Various methods are known in the art for introducing nucleic acid molecules into host cells. One method is microinjection, in which DNA is injected directly into the nucleus of cells through fine glass needles (or RNA is injected directly into the cytoplasm of cells). Alternatively, DNA can be incubated with an inert carbohydrate polymer (dextran) to which a positively charged chemical group (DEAE, for diethylaminoethyl) has been coupled. The DNA sticks to the DEAE-dextran via its negatively charged phosphate groups. These large DNA-containing particles stick in turn to the surfaces of cells, which are thought to take them in by a process known as endocytosis. Some of the DNA evades destruction in the cytoplasm of the cell and escapes to the nucleus, where it can be transcribed into RNA like any other gene in the cell. In another method, cells efficiently take in DNA in the form of a precipitate with calcium phosphate. In electroporation, cells are placed in a solution containing DNA and subjected to a brief electrical pulse that causes holes to open transiently in their membranes. DNA enters through the holes directly into the cytoplasm, bypassing the endocytotic vesicles through which they pass in the DEAE-dextran and calcium phosphate procedures (passage through these vesicles may sometimes destroy or damage DNA). DNA can also be incorporated into artificial lipid vesicles, liposomes, which fuse with the cell membrane, delivering their contents directly into the cytoplasm. In an even more direct approach, used primarily with plant cells and tissues, DNA is absorbed to the surface of tungsten microprojectiles and fired into cells with a device resembling a shotgun.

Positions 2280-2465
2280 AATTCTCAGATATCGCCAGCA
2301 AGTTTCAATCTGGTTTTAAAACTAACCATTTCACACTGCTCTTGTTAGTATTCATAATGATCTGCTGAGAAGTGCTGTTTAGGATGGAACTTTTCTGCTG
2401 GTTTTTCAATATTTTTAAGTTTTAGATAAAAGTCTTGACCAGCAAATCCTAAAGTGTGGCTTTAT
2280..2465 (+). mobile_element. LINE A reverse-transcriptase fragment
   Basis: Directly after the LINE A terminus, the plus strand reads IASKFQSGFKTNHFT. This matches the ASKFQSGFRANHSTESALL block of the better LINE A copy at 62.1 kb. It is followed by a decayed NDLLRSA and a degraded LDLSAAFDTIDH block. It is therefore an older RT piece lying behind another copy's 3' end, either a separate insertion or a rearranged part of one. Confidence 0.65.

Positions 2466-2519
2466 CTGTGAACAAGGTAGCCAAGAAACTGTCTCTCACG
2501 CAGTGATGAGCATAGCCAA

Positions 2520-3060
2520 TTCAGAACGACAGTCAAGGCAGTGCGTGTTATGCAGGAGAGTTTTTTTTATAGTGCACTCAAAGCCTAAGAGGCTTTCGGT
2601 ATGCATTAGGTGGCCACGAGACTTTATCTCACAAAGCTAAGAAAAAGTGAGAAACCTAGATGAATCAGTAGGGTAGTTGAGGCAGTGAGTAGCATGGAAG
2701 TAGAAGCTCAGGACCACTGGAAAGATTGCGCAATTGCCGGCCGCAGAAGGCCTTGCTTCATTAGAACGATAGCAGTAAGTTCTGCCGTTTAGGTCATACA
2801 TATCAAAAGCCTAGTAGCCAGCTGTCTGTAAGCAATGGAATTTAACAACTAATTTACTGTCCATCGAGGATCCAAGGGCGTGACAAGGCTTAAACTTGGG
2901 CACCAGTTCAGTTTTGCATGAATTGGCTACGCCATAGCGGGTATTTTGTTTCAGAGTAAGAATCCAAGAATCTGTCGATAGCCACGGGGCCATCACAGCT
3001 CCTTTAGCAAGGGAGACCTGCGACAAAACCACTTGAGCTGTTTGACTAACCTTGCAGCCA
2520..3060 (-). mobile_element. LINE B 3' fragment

Several of these methods, microinjection, electroporation, and liposome fusion, have been adapted to introduce proteins into cells. For review, see Mannino and Gould-Fogerite 1988, Shigekawa and Dower 1988, Capecchi 1980, and Klein et al. 1987.
Further methods for introducing nucleic acid molecules into cells involve the use of viral vectors. Since viral growth depends on the ability to get the viral genome into cells, viruses have devised clever and efficient methods for doing it. One such virus widely used for protein production is an insect virus, baculovirus. Baculovirus attracted the attention of researchers because during infection, it produces one of its structural proteins (the coat protein) to spectacular levels. If a foreign gene were to be substituted for this viral gene, it too ought to be produced at high level. Baculovirus, like vaccinia, is very large, and therefore foreign genes must be placed in the viral genome by recombination. To express a foreign gene in baculovirus, the gene of interest is cloned in place of the viral coat protein gene in a plasmid carrying a small portion of the viral genome. The recombinant plasmid is cotransfected into insect cells with wild-type baculovirus DNA. At a low frequency, the plasmid and viral DNAs recombine through homologous sequences, resulting in the insertion of the foreign gene into the viral genome. Virus plaques develop, and the plaques containing recombinant virus look different because they lack the coat protein. The plaques with recombinant virus are picked and expanded. This virus stock is then used to infect a fresh culture of insect cells, resulting in high expression of the foreign protein. For a review of baculovirus vectors, see Miller (1989). Various viral vectors have also been used to transform mammalian cells, such as bacteriophage, vaccinia virus, adenovirus, and retrovirus.